HAPPY-GO-LUCKY written and directed by Mike Leigh, 118 minutes, rated R.
Initially, the new Mike Leigh film, “Happy-Go-Lucky,” is so overbearing, it’s a turn-off. Its central character, a 30-year-old British schoolteacher named Poppy (Sally Hawkins), is an unhinged blur on the screen, a light shining so brightly, you can’t help but want to lift a hand to your eyes and block her out. Forever.
She’s so cheerful, chummy and chatty, her big smiling mouth filling the screen with the sort of appalling happiness that suggests she has snorted Colombia out of its stockades of cocaine, that you look around for a switch to turn her off.
Only there isn’t one, and so you sit there watching her, tolerating her, wishing that she’d just tone it down. But no. When her bike gets stolen, she doesn’t get angry. She giggles and says, “I didn’t even get a chance to say goodbye to it.” When she is rudely ignored time and again by a bookstore clerk, who wants nothing to do with her, she tip-toes to the door, wishes him a good day and then skips away.
Certainly, you think, this is a put-on. But then Leigh, working from his own script, reveals that it isn’t. Poppy is her own caffeine. She’s the very definition of the indefatigable Pollyanna. She’s a force of positivity thrown into a world that is so cynical and disenfranchised (for good reason), it doesn’t know quite how to handle someone with such high spirits. And so it often doesn’t handle them well.
For Poppy, it’s good that those close to her understand her and love her, including her roommate Zoe (Alexis Zegerman, wonderful) and her younger sister Suzy (Kate O’Flynn), the latter of whom is as dark and as brooding as Poppy is bright.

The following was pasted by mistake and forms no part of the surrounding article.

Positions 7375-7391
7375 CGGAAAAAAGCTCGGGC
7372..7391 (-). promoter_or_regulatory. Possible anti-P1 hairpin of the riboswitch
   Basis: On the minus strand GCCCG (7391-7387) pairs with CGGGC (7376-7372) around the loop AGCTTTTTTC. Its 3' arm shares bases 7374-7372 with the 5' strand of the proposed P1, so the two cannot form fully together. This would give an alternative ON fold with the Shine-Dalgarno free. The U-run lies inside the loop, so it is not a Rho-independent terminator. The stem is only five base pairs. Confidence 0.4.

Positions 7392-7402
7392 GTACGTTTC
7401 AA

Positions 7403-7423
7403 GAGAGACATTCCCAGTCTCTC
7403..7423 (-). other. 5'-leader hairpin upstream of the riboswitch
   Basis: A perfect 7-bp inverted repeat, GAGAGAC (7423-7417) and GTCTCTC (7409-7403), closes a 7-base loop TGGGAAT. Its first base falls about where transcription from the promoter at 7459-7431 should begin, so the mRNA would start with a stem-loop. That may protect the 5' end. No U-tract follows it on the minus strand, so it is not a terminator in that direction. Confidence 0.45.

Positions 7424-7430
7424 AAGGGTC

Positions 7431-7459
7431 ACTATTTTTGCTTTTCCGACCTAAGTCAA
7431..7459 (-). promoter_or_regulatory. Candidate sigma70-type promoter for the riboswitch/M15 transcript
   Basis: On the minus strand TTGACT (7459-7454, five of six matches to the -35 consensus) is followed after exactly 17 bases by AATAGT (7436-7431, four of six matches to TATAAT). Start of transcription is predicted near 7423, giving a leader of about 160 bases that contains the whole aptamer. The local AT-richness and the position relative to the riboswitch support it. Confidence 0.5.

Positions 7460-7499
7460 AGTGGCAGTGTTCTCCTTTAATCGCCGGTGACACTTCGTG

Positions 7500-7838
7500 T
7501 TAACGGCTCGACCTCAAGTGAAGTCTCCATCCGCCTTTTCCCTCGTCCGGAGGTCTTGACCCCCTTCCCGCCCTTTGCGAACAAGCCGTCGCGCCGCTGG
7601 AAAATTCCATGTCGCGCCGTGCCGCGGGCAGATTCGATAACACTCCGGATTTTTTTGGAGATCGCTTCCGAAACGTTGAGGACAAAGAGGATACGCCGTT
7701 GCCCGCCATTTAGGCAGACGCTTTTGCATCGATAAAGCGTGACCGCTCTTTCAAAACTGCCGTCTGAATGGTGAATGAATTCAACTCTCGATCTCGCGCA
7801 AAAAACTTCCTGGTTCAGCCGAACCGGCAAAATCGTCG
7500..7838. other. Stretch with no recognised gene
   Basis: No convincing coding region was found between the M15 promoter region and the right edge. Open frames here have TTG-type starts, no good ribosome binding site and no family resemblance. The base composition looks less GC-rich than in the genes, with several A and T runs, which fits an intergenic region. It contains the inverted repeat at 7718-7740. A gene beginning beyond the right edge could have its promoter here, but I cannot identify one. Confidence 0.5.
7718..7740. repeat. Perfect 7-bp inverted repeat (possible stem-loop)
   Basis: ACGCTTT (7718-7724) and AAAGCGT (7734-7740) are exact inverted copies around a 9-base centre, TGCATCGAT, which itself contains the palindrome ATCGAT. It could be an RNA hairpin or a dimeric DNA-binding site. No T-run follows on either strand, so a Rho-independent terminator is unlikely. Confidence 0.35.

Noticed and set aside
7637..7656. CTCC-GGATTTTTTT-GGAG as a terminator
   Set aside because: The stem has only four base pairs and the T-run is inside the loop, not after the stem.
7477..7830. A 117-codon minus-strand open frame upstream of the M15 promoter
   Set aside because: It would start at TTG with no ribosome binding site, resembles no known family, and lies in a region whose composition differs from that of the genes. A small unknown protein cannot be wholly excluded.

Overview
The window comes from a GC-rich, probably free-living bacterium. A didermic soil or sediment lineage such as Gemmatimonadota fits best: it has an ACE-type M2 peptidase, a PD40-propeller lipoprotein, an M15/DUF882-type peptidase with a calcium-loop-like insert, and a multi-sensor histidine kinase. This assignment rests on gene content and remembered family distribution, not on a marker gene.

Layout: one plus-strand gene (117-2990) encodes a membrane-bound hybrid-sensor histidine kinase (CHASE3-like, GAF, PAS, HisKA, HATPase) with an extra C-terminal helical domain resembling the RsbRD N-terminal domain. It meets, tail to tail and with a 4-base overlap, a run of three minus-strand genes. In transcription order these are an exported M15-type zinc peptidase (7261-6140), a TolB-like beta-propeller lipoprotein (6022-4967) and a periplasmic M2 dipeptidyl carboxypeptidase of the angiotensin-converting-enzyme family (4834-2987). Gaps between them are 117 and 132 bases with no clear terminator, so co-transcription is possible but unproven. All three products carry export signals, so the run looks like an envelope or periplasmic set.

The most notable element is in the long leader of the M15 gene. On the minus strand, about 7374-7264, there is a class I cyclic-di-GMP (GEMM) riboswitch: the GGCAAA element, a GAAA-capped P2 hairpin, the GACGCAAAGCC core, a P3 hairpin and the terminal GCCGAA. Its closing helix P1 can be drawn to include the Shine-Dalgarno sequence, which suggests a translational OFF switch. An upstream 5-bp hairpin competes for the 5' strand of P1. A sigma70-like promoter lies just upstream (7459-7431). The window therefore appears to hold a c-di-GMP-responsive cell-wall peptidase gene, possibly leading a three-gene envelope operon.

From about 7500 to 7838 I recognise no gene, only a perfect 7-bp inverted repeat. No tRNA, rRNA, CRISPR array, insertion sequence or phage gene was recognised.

The conversations between them are as energetic as anything you’d find in an Robert Altman movie, with the actors talking over each other in ways that are so natural, the movie deepens its appeal as it unfolds. The rat-a-tat-tat of their words hits the screen with force. For an actor, none of this is easy to pull off, and yet here, with this talented cast, the effect is seamless.
Unfortunately for Poppy, for those who don’t know her, she’s an annoying mystery. Take, for instance, her weird driving instructor Scott (Eddie Marsan). Here is a man who so defines road rage — whether it’s toward the person he’s teaching or those on the road around him — you believe that he hasn’t had a good day in his entire life.
He is the film’s hostile core, so infused with anger, there are moments when you consider that his life will end by that elusive, heated form of death known as spontaneous combustion. It’s how Poppy handles him — with a kindness he has never known and then, when their relationship grows more intense, with a directness that cuts through him — that sets the film up for its best scene.
It won’t be revealed here, but what you take from it and other scenes in the movie is that happiness is a choice for Poppy. At first, you think it just comes naturally to her, as if she’s genetically coded to be cheerful regardless of what assails her. But by the end of the movie, when you’ve seen her facade slip a little, you understand that this is the person she has chosen to be, and that the choice isn’t easy to hold up given the negativity swirling around her.
As such, a kind of admiration sinks in — and with it, this odd little movie lifts.
WeekinRewind.com is the site for Bangor Daily News film critic Christopher Smith’s blog, DVD giveaways and archive of movie reviews. He may be reached at Christopher@weekinrewind.com.